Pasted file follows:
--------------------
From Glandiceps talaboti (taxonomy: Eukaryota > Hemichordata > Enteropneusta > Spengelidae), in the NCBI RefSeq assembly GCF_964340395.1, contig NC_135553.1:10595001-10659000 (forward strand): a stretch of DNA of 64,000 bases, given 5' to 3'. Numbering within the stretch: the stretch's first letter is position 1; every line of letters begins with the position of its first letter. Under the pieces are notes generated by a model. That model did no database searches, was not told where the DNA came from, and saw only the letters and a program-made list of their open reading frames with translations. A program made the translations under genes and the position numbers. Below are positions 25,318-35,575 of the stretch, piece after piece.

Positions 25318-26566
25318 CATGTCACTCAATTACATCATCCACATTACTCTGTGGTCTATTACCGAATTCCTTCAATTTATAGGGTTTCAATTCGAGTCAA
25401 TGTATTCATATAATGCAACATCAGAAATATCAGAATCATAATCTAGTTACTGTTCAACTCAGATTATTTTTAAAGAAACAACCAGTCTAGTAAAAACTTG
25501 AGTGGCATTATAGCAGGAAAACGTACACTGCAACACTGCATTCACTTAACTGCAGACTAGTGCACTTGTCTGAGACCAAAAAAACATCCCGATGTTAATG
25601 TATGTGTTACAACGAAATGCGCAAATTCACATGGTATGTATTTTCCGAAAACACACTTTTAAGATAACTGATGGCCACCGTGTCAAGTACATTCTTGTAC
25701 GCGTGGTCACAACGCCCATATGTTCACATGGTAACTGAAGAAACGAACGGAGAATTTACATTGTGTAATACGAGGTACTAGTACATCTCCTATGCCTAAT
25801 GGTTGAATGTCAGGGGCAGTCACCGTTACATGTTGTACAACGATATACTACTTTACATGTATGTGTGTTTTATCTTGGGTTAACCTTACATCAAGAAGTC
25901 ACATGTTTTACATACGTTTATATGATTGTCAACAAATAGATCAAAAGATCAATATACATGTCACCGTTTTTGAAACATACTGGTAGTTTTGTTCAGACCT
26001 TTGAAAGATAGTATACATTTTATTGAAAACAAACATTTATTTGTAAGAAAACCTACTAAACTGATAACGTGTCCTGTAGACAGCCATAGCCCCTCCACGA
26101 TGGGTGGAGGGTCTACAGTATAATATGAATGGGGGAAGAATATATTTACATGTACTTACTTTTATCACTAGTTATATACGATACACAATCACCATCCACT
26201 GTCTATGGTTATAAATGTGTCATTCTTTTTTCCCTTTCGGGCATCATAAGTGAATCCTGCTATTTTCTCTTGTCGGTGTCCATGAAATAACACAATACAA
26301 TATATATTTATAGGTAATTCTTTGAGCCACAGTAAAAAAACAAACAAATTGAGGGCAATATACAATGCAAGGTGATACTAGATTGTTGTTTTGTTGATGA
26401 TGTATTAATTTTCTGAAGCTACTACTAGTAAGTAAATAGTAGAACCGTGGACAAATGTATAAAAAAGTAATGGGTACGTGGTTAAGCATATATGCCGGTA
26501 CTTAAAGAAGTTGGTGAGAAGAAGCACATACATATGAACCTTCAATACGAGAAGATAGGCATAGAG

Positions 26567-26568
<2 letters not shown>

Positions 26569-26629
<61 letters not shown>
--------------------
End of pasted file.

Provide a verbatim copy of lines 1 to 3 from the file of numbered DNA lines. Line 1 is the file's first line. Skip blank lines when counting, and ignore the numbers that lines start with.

From Glandiceps talaboti (taxonomy: Eukaryota > Hemichordata > Enteropneusta > Spengelidae), in the NCBI RefSeq assembly GCF_964340395.1, contig NC_135553.1:10595001-10659000 (forward strand): a stretch of DNA of 64,000 bases, given 5' to 3'. Numbering within the stretch: the stretch's first letter is position 1; every line of letters begins with the position of its first letter. Under the pieces are notes generated by a model. That model did no database searches, was not told where the DNA came from, and saw only the letters and a program-made list of their open reading frames with translations. A program made the translations under genes and the position numbers. Below are positions 25,318-35,575 of the stretch, piece after piece.

Positions 25318-26566
25318 CATGTCACTCAATTACATCATCCACATTACTCTGTGGTCTATTACCGAATTCCTTCAATTTATAGGGTTTCAATTCGAGTCAA